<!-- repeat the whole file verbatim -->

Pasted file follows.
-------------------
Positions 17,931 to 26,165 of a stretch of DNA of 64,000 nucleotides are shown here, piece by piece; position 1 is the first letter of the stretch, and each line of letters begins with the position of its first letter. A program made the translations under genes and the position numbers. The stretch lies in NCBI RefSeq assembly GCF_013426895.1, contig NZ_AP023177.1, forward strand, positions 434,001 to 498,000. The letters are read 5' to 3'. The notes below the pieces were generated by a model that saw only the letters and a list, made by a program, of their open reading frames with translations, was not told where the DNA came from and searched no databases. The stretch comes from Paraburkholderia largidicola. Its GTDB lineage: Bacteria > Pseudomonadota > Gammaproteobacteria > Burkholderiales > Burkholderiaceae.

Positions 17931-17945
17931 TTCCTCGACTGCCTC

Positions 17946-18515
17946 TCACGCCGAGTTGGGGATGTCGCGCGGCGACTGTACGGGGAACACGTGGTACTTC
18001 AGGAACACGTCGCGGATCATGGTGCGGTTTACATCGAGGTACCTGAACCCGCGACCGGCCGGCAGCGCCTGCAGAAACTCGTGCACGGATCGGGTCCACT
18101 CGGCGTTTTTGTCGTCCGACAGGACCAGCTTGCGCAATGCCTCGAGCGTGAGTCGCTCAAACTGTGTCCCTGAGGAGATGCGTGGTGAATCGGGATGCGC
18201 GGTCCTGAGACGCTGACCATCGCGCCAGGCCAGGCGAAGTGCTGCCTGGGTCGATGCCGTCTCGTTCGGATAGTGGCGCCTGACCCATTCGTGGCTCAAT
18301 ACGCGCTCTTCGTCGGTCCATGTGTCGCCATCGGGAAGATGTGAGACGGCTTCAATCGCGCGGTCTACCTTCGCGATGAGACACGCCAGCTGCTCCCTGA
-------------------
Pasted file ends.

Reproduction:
Positions 17,931 to 26,165 of a stretch of DNA of 64,000 nucleotides are shown here, piece by piece; position 1 is the first letter of the stretch, and each line of letters begins with the position of its first letter. A program made the translations under genes and the position numbers. The stretch lies in NCBI RefSeq assembly GCF_013426895.1, contig NZ_AP023177.1, forward strand, positions 434,001 to 498,000. The letters are read 5' to 3'. The notes below the pieces were generated by a model that saw only the letters and a list, made by a program, of their open reading frames with translations, was not told where the DNA came from and searched no databases. The stretch comes from Paraburkholderia largidicola. Its GTDB lineage: Bacteria > Pseudomonadota > Gammaproteobacteria > Burkholderiales > Burkholderiaceae.

Positions 17931-17945
17931 TTCCTCGACTGCCTC

Positions 17946-18515
17946 TCACGCCGAGTTGGGGATGTCGCGCGGCGACTGTACGGGGAACACGTGGTACTTC
18001 AGGAACACGTCGCGGATCATGGTGCGGTTTACATCGAGGTACCTGAACCCGCGACCGGCCGGCAGCGCCTGCAGAAACTCGTGCACGGATCGGGTCCACT
18101 CGGCGTTTTTGTCGTCCGACAGGACCAGCTTGCGCAATGCCTCGAGCGTGAGTCGCTCAAACTGTGTCCCTGAGGAGATGCGTGGTGAATCGGGATGCGC
18201 GGTCCTGAGACGCTGACCATCGCGCCAGGCCAGGCGAAGTGCTGCCTGGGTCGATGCCGTCTCGTTCGGATAGTGGCGCCTGACCCATTCGTGGCTCAAT
18301 ACGCGCTCTTCGTCGGTCCATGTGTCGCCATCGGGAAGATGTGAGACGGCTTCAATCGCGCGGTCTACCTTCGCGATGAGACACGCCAGCTGCTCCCTGA